ACS CCD Monitoring and Calibration for WFC3
This program is a smaller version of our routine CCD monitoring program, designed to run throughout SMOV, after which our regular Cycle 17 CAL proposal will begin. This program obtains the bias and dark frames needed to generate reference files for calibrating science data, and allows us to monitor detector noise and the growth of hot pixels.
WFC3 IR Dark Current, Readnoise, and Background
This proposal obtains full-frame, four-amp readout images. Un-illuminated internals are taken at regularly spaced intervals throughout SMOV in order to assess and monitor readnoise and dark current (of both light-sensitive pixels and reference pixels), and bad (warm, hot, dead, variable) pixels. In addition, externals aimed at fields with sparse stellar density are taken to measure diffuse background light.
This program corresponds to WFC3-34.
WFC3 UVIS Dark Current, Readnoise, and CTE
This proposal obtains full-frame, four-amp readout bias and dark frames at regularly- spaced intervals throughout SMOV in order to assess and monitor dark current, bad (warm, hot, dead) pixels, and readnoise. In addition, a set of internals using the WFC3 calsystem are taken to provide a baseline CTE measurement. WFC3-33
UVIS Internal Flats
This proposal will be used to assess the stability of the flat field structure for the UVIS detector. Flat fields will be obtained for all filters using the internal D2 and Tungsten lamps.
This proposal corresponds to Activity Description ID WF19. It should execute only after the following proposals have executed: WF08 – 11421 WF09 – 11422 WF11 – 11424 WF15 – 11428
STIS-20 NUV MAMA Dark Monitor
The STIS NUV-MAMA dark current is dominated by a phosphorescent glow from the detector window. Meta-stable states in this window are populated by cosmic ray impacts, which, days later, can be thermally excited to an unstable state from which they decay, emitting a UV photon. The equilibrium population of these meta-stable states is larger at lower temperatures; so warming up the detector from its cold safing will lead to a large, but temporary, increase in the dark current.
To monitor the decay of this glow, and to determine the equilibrium dark current for Cycle 17, four 1380s NUV-MAMA ACCUM mode darks should be taken each week during the SMOV period. Once the observed dark current has reached an approximate equilibrium with the mean detector temperature, the frequency of this monitor can be reduced to one pair of darks per week.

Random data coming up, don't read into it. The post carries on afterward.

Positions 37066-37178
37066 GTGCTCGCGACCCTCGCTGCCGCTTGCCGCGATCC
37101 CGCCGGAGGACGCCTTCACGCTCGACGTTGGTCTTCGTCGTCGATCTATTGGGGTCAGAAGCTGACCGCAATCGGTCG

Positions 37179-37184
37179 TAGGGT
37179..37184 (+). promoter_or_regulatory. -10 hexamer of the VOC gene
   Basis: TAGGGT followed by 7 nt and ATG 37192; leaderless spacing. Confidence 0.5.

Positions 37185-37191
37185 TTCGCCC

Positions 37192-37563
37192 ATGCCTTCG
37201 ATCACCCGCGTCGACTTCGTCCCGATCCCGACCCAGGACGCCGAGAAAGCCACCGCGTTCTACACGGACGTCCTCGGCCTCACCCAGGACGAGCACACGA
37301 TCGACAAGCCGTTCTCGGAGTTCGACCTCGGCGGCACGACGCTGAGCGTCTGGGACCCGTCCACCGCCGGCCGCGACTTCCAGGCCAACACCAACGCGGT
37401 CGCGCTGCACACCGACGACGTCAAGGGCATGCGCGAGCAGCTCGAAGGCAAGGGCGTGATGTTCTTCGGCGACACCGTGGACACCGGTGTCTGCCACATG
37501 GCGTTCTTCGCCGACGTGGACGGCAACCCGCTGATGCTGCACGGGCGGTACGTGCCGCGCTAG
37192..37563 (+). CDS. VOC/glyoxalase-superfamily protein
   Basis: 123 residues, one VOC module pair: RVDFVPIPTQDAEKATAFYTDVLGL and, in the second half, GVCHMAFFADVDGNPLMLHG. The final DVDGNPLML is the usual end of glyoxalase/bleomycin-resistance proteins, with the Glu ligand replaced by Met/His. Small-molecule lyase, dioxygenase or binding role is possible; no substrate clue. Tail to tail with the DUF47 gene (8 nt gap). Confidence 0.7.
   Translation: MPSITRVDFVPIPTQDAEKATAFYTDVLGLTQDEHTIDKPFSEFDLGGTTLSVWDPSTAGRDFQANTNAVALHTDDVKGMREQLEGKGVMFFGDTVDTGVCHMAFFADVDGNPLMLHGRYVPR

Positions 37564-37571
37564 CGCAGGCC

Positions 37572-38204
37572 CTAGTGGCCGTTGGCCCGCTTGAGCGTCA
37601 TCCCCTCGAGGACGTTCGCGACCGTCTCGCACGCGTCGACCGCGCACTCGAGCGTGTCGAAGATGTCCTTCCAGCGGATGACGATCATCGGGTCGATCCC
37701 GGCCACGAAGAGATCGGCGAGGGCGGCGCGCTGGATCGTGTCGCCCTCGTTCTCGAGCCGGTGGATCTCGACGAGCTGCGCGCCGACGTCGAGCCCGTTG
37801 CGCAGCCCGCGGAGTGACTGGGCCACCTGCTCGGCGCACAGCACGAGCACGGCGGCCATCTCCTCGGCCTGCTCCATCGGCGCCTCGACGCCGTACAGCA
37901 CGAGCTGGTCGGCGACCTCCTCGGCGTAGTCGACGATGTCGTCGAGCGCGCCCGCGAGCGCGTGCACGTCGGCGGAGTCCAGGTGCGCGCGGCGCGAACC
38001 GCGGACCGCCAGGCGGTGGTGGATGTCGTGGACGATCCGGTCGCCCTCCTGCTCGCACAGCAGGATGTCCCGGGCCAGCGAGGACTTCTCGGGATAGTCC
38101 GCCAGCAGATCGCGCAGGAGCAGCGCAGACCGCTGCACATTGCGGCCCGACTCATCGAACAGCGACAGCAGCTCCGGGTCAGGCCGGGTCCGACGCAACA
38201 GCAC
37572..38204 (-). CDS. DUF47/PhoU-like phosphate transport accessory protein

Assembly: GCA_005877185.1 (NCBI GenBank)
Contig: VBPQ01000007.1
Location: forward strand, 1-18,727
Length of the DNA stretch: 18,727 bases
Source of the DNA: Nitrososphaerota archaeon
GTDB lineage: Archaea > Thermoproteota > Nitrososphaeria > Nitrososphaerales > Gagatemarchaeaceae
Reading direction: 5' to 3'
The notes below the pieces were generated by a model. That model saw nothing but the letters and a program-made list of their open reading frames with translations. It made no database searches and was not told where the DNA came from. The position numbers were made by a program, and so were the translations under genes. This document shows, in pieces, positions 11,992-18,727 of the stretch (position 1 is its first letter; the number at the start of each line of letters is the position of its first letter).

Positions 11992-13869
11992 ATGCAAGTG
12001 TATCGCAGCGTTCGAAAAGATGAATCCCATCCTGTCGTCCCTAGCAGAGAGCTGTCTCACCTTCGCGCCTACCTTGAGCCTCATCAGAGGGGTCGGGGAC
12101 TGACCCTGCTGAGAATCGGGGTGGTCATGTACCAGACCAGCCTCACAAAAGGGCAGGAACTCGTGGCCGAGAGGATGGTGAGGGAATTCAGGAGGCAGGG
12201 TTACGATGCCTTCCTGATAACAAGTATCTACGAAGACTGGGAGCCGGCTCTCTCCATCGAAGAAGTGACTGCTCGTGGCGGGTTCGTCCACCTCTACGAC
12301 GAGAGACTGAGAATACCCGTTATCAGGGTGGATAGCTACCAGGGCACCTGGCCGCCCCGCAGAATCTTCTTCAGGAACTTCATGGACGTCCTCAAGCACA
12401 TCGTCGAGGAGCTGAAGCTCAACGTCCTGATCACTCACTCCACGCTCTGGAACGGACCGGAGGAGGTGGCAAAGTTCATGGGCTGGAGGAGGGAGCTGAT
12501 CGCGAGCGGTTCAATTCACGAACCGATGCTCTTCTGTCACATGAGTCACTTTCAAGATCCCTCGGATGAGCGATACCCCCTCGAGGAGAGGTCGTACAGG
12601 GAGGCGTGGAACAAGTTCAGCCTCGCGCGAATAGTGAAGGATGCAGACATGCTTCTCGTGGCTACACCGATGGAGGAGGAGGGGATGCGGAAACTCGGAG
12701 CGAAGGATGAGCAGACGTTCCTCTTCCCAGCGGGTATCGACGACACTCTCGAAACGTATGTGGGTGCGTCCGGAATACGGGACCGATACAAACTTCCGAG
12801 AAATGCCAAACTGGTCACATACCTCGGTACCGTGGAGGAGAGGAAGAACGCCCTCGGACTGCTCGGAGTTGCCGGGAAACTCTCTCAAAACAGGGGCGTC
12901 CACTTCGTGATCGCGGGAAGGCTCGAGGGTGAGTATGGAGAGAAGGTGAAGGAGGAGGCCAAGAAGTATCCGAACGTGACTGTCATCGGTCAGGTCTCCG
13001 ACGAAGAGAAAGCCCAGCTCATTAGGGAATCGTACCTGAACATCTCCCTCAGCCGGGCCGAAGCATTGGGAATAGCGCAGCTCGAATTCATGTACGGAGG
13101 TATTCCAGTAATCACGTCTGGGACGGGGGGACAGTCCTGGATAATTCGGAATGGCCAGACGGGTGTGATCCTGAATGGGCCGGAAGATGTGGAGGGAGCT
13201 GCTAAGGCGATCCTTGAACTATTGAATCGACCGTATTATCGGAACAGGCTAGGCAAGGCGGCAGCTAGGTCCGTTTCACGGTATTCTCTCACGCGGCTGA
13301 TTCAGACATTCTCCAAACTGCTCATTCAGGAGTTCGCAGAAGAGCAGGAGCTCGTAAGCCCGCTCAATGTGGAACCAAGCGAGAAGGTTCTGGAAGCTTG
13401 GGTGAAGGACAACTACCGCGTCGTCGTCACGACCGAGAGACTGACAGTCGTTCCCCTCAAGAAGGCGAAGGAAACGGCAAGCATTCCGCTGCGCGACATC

STIS-26 MAMA Image Stability
The maximum thermal motion of the MAMA detectors occurs in the first portion of the orbit immediately following a large angle maneuver leading to maximum external changes on the portion of axial bay closest to the STIS instrument. By the second orbit on the same target, the thermal motions settle down to a significant displacement right after target rise, a possible change later in the orbit due to sun/bright earth/dark earth/ deep space. We will follow these changes for two orbits with each MAMA with internal lamp and the medium dispersion echelle formats in order to obtain a two-dimension series of reference points on the 2-dimensional detector format. Exposures will be done using the 0.1X0.03 aperture and medium resolution echelle gratings, and will have exposure times of 120 seconds for deep, sharp spectral line images.
For each orbit, six spectral line images will follow each other, then dark frames are interposed with exposure times extending from 300 seconds to 600 seconds. This provides frequent sampling in the portion of the orbit where thermal flexure is largest, while avoiding excessive lamp use when shifts are expected to be slower. The dark frames will also provide a useful addition to the calibration of the MAMA detector dark current.
Note that E140M test is from hot to cold and the E230M test is from cold to hot. If noticeable changes are measured, the complimentary test pair should be considered at a later date.
Identifying the Host Galaxies for Optically Dark Gamma-Ray Bursts
We propose to use the high spatial resolution capabilities of Chandra to obtain precise positions for a sample of Gamma-ray bursts (GRBs) with no optical afterglows, where the optical light is suppressed relative to the X-ray flux. These bursts are likely to be highly obscured and may have different environments from the optically bright GRBs. Our Chandra observations will (unlike Swift-XRT positions) allow for the unique identification of a host galaxy. To locate these host galaxies we will follow up our Chandra positions with deep optical and IR observations with HST. The ultimate aim is to understand any differences between the host galaxies of optically dark and bright GRBs, and how these affect the use of GRBs as tracers of star formation and galaxy evolution at high redshift.
FLIGHT OPERATIONS SUMMARY:
Significant Spacecraft Anomalies: (The following are preliminary reports of potential non-nominal performance that will be investigated.)
COMPLETED OPS REQUEST: (None)
COMPLETED OPS NOTES: (None)
FGS GSAcq 20 20
FGS REAcq 39 39
OBAD with Maneuver 12 12
SIGNIFICANT EVENTS: (None)